When you click to buy shares, the brokerage firm, where you opened a demat account, places an order on your behalf on the BSE or NSE. The exchanges then find a match and pass the transaction details to the custodians – CDSL or NSDL. These custodians process the actual transfer of shares to your demat account within two business days.
Once you tap to buy crypto, the exchange, where you have an account, will find a match for you in the market, take delivery of the asset from the seller, and then store it on your behalf. To invest in virtual currencies, you need to open an account with a crypto exchange, provide KYC details and upload rupees to the platform’s bank account to trade on the exchange using that balance. Cashing out is also an instant process.
Unlike exchanges, crypto exchanges act as an exchange, custodian, and broker. Another key difference is that crypto exchanges are unregulated entities.
No consistency between exchanges
Many crypto exchanges have sprung up in India to meet the demand for these risky assets in the pandemic-induced low interest rate environment. However, these exchanges do not have a uniform method for sourcing crypto or managing liquidity risk.
Bhagaban Behera, CEO and co-founder of social crypto exchange Defy, said that for every order, there is an attempt to find a buyer/seller within the same platform. Otherwise, exchanges source crypto from major exchanges or buy from institutions.
Behera said they keep the crypto purchased by the user in an insured wallet, but some exchanges give custody of the assets to the buyer. Mridul Gupta, COO of crypto exchange CoinDCX, said investors’ assets are stored on the exchange’s wallet. And user funds can only be moved from these wallets after permission.
Who keeps the “private keys”?
“Not your keys, not your crypto” is a popular saying among crypto backers referring to token custody. Typically, possession of a “private key” (a string of alphanumeric characters) grants a person ownership of a cryptographic asset. However, in India, most exchanges are ‘centralised’, meaning they hold these ‘keys’ on behalf of the investor. While this may go against the crypto concept of cutting out the middleman, industry players said it was done for convenience, as “custody wallets” allow for faster transactions. . Also, not all investors want to take on the responsibility of keeping the “keys” safe, because “misplacing” them would mean losing access to their assets.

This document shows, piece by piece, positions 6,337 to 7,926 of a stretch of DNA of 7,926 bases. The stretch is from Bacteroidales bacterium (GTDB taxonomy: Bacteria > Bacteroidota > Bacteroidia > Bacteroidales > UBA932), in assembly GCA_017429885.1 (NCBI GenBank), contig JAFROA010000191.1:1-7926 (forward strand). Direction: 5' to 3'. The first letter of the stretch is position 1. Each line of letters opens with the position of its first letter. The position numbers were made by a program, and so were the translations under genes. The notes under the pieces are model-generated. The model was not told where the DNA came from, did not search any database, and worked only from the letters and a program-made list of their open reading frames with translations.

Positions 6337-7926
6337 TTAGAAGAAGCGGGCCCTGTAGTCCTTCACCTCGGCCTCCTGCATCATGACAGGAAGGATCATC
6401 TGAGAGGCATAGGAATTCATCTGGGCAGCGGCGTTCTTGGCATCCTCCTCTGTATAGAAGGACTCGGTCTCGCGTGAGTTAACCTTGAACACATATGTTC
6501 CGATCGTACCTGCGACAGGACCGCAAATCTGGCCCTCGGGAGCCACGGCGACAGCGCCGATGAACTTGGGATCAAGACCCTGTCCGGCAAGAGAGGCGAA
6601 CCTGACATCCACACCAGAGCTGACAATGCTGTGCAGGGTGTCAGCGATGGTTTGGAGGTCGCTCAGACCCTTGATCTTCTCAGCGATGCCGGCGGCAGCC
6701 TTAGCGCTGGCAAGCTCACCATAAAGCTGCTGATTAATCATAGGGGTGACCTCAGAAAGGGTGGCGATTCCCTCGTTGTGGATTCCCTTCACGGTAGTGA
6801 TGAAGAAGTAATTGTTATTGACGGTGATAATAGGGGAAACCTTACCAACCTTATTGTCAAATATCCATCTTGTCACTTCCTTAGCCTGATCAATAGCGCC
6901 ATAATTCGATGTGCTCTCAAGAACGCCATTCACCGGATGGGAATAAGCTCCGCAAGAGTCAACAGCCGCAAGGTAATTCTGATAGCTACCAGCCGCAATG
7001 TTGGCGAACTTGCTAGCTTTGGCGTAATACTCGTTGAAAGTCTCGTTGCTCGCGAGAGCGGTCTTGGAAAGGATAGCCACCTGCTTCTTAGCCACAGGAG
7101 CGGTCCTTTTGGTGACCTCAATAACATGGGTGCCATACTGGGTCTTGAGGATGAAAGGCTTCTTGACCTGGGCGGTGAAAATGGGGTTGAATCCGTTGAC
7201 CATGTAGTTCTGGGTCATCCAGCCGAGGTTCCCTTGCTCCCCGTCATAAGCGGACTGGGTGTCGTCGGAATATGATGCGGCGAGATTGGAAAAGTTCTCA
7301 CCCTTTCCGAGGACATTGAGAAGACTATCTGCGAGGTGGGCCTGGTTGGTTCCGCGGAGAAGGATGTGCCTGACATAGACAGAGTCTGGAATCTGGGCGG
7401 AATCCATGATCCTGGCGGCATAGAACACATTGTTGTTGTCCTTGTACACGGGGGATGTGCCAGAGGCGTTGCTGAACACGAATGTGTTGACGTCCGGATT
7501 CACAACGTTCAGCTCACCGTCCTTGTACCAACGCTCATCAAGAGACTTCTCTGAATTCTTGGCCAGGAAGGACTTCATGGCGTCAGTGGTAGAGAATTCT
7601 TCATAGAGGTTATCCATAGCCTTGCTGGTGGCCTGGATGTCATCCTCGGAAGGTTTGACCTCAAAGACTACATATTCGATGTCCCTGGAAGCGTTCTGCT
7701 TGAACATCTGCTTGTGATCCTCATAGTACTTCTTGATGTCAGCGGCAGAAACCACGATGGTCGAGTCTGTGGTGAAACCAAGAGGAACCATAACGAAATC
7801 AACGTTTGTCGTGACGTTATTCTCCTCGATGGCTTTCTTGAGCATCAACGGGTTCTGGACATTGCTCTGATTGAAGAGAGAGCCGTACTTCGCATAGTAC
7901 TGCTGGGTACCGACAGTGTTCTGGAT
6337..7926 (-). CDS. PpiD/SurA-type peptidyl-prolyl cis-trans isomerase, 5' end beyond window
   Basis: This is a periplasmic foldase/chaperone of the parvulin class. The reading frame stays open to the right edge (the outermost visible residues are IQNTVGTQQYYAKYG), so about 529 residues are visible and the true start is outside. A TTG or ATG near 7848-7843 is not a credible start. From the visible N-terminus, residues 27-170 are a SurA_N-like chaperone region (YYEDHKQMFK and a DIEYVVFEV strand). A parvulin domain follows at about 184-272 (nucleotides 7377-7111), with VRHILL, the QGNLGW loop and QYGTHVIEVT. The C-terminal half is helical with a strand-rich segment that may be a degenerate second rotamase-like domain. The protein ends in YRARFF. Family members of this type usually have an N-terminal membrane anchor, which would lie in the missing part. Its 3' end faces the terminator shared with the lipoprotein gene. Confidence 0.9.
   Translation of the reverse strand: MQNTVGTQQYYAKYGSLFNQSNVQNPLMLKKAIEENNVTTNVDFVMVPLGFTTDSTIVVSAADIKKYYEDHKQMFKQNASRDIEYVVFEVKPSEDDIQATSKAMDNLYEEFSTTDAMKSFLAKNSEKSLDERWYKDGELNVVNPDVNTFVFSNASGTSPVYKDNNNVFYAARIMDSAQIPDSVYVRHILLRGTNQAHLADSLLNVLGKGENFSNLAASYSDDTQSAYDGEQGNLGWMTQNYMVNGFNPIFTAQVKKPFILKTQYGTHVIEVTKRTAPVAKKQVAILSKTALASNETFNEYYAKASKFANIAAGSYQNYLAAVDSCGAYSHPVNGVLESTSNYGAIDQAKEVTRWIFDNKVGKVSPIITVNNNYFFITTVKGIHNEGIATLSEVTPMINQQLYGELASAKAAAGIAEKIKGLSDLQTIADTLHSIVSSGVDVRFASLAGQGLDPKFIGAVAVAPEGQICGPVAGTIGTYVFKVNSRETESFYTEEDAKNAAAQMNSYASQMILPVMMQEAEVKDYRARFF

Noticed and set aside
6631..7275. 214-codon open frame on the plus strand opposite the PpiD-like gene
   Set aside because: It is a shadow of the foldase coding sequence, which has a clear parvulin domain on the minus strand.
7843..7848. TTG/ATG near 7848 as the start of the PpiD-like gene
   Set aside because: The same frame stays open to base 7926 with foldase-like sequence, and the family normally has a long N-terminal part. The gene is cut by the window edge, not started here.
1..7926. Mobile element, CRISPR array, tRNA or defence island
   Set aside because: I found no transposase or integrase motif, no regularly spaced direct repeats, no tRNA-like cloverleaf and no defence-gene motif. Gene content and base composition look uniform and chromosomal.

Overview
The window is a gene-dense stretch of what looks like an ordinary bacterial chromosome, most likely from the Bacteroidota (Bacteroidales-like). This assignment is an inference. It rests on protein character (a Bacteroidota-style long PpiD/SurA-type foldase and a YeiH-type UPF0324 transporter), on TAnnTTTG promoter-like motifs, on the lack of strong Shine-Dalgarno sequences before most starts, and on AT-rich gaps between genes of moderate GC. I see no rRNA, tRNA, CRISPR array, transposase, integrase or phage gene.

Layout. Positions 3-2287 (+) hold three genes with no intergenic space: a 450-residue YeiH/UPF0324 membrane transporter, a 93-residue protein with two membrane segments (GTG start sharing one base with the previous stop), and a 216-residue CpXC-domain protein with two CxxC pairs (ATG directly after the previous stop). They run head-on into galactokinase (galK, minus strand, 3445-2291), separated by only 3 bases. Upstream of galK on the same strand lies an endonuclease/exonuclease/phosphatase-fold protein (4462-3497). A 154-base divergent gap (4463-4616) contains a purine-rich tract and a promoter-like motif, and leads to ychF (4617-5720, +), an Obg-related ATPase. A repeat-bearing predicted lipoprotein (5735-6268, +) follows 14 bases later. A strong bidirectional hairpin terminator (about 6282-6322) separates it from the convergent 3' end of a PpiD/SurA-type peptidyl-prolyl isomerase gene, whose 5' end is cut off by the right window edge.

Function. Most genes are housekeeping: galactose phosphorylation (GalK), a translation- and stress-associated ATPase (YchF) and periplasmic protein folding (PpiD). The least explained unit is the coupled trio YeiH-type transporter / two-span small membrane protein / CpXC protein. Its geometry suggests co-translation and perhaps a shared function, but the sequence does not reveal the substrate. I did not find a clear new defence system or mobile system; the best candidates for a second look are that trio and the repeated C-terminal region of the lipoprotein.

Regulated entities have obligations regarding the management of financial assets. But since there is no governance framework in India over how crypto exchanges operate, their operations are determined by their business models, said a legal researcher, who did not wish to be named. Lack of regulation means there is no uniformity in terms of trade settlement, liquidity management and customer security measures.
Sathvik Vishwanath, co-founder and CEO of crypto exchange Unocoin, said his clients can either take custody of their assets or keep them with the platform.
“Many crypto exchanges offer wallet services but may not transfer full control of the underlying private keys to users. Exchanges often retain this control so they can create a convenient interface and execute transactions on behalf of users,” said Shilpa Mankar Ahluwalia, Partner and Head (fintech) at Shardul Amarchand Mangaldas.
Hacking, data protection issues
Savvy investors said they preferred to retain custody of their assets due to data protection concerns and because centralized exchanges are susceptible to theft and hacking.
“Centralized exchanges are easy to use for non-techies. But overreliance on it can rob people of the fundamentals of crypto. Crypto allows the user to be their own bank. But whether the end user is willing to take on this responsibility is up to them,” said a Reddit CryptoIndia forum moderator, who recently hosted a Q&A with Unocoin’s Vishwanath.
Ahluwalia of Shardul Amarchand Mangaldas said the new regulations may mandate that all crypto transactions must only be conducted through licensed exchanges that comply with KYC and other requirements.
Gaurav Mehta, founder of Catax, a crypto tax and audit platform, said: “After regulation, exchanges will have to prioritize price discovery, risk management and compliance over injecting artificial liquidity or offering their own coin.”